On Sunday, we dove French reef. Conditions were a little better than on Saturday. We dove French reef. As on Saturday, vis was poor (for Florida) and saw most of the usual suspects. On the first dive, a group surfaced about a quarter mile from the boat. We were on our safety stop and asked to come up in a hurry so the boat could move to rescue this group. In the process of being rushed up the ladder, I got rather banged up. We moved to where the group requiring rescue was located and all was well for them. The captain then announced that he had planned to go to another reef, but since we were here, we would stay. It was about 10:30 and he asked people to be back on board by 11:45. We chose to get back into the water about 11:00 got get a reasonable surface interval. About 10:55 (the rest of those diving were already in the water), the captain told us that we would need to get in the water now if we wanted to dive because he wanted us back on board by 11:30 because he was worried about those on board getting seasick. He acknowledged that the previous time limit was 11:45. We got in about a 40 minute dive and surfaced with 1800 psi.

On Monday, conditions had improved and we dove the Spiegel Grove. It was our first time diving this wreck. The captain gave a very good briefing explaing where the mooring lines were and how to navigate the wreck. Vis was somewhat improved over the previous few days. We saw baracuda, grunts, etc.

We then moved to French Reef (this time, with an appropriate surface interval). We saw Glassy Sweepers (a first for us), a couple nurse sharks (one free swimming), grunts, snappers, etc. As the dive progressed, the vis got worse. Not sure if it was new divers kicking things up or a shift in the currents.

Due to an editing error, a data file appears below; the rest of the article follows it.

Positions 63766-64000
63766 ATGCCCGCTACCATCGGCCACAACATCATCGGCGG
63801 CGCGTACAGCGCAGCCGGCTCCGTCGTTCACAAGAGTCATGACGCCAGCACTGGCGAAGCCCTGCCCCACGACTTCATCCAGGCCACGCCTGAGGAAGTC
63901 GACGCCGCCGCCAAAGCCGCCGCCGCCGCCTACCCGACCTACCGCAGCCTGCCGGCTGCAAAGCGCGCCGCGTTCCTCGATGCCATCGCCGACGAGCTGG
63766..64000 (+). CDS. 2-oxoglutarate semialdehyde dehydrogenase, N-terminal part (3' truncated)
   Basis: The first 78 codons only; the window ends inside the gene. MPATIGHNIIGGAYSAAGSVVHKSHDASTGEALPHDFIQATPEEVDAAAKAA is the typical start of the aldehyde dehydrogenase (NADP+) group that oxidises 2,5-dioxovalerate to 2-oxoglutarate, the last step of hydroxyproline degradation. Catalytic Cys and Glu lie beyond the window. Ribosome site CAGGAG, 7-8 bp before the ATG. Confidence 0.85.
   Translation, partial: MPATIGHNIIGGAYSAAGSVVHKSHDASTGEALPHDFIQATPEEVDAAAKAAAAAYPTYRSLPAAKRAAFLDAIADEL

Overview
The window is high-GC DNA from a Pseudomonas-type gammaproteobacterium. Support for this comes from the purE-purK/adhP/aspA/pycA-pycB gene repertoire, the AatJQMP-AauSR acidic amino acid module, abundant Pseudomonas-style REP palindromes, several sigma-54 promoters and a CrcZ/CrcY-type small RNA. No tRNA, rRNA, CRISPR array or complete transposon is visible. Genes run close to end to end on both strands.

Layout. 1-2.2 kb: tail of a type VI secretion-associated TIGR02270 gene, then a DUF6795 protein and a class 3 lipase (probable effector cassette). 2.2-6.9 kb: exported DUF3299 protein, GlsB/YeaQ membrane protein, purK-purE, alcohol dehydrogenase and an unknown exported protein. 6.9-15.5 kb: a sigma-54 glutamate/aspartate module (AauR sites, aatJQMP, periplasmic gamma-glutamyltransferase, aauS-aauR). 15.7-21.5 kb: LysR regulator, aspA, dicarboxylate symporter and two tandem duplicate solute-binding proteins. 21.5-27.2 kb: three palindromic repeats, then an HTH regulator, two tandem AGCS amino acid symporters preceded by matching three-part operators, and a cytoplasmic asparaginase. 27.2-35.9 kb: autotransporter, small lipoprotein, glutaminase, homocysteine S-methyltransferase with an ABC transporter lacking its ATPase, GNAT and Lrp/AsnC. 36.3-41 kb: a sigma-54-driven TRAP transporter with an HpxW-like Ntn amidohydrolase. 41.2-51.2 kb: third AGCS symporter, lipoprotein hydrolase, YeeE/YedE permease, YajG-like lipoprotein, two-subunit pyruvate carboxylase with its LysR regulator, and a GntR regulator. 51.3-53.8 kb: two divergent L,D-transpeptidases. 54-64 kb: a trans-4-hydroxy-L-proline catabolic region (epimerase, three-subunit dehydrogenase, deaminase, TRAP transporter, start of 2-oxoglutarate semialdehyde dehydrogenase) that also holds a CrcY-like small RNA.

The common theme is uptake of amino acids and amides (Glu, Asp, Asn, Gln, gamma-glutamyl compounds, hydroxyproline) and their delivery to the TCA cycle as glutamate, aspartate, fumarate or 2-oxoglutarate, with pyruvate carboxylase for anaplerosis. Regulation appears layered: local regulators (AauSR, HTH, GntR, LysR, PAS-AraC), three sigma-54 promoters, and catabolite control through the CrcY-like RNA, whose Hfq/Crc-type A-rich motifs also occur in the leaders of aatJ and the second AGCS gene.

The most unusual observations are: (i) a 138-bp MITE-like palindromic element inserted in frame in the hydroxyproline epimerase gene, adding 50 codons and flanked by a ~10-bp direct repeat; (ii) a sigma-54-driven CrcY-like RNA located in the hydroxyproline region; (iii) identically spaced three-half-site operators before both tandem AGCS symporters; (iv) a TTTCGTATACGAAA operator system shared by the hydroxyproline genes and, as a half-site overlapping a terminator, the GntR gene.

The surge was pretty strong on all the dives each day. Currents were fairly strong on most dives. For the new divers, diving in relatively rough conditions was probably good - they will understand what it is like to try to get back on a boat that is rocking and rolling.

A bad day diving is better than a good day working, so all in all it was a good trip. For an experienced diver, it is probably better to book with one of the smaller boats that will accomodate the abilities of more experienced divers rather than worrying about seasickness of people staying on the boat.

Reporter and Travel

Dive Experience 101-250 dives
Where else diving MN, WI, Bermuda, Cozumel, Grand Cayman, St. Thomas, St. Maarten,
Closest Airport Getting There

Dive Conditions

Weather windy, cloudy Seas choppy, surge, currents
Water Temp 79-81°F / 26-27°C Wetsuit Thickness 3
Water Visibility 25-30 Ft/ 8-9 M

Dive Policy

Dive own profile yes
Enforced diving restrictions Time limits, back on boat with 500 psi
Liveaboard? no Nitrox Available? N/A

What I Saw

Sharks Lots Mantas None
Dolphins None Whale Sharks None
Turtles None Whales None
Corals 3 stars Tropical Fish 3 stars
Small Critters 3 stars Large Fish 1 stars
Large Pelagics 1 stars

Underwater Photography 1 (worst) - 5 (best):

Subject Matter N/A Boat Facilities N/A
Overall rating for UWP's N/A Shore Facilities N/A
UW Photo Comments [None]
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Note: The information here was reported by the author above, but has NOT been reviewed nor edited by Undercurrent prior to posting on our website. Please report any major problems by writing to us and referencing the report number above.